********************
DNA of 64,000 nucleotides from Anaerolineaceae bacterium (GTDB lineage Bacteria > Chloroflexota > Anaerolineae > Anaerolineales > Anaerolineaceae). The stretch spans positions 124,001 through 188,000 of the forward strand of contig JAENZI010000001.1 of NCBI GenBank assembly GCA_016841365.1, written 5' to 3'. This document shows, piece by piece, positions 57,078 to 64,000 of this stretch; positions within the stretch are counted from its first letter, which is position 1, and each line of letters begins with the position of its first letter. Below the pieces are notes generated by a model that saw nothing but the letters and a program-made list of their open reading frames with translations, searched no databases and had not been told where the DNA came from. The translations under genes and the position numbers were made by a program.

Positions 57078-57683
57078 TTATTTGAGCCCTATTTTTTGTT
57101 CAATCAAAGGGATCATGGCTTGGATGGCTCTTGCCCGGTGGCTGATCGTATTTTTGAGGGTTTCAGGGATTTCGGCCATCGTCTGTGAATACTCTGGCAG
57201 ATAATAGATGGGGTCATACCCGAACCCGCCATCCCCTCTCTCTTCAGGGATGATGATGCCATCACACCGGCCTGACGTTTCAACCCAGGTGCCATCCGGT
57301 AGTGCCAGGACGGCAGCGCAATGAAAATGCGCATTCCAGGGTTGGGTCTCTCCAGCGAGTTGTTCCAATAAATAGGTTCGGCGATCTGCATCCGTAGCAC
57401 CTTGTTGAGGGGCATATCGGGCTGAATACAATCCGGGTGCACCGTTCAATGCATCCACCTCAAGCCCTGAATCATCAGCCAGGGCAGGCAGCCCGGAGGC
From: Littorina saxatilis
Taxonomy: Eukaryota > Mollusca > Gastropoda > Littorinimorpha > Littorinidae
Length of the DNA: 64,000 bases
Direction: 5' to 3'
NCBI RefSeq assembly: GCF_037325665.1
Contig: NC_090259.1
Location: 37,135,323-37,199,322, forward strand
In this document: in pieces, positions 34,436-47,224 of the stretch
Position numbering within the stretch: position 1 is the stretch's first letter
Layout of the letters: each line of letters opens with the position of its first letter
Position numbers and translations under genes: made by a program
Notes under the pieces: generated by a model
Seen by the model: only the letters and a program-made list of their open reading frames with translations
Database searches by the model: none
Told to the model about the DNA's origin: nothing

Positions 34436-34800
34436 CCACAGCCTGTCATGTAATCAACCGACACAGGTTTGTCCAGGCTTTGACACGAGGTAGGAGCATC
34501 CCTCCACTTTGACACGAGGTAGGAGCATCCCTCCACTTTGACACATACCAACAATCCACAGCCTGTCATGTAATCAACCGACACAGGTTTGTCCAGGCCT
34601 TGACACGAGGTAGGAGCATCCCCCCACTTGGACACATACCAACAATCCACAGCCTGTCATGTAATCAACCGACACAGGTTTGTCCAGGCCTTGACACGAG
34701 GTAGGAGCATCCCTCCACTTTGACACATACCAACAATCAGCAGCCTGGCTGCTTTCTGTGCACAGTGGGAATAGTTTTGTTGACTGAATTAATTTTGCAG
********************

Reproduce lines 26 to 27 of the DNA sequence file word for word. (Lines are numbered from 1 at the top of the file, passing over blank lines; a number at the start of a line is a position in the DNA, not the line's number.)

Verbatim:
34601 TGACACGAGGTAGGAGCATCCCCCCACTTGGACACATACCAACAATCCACAGCCTGTCATGTAATCAACCGACACAGGTTTGTCCAGGCCTTGACACGAG
34701 GTAGGAGCATCCCTCCACTTTGACACATACCAACAATCAGCAGCCTGGCTGCTTTCTGTGCACAGTGGGAATAGTTTTGTTGACTGAATTAATTTTGCAG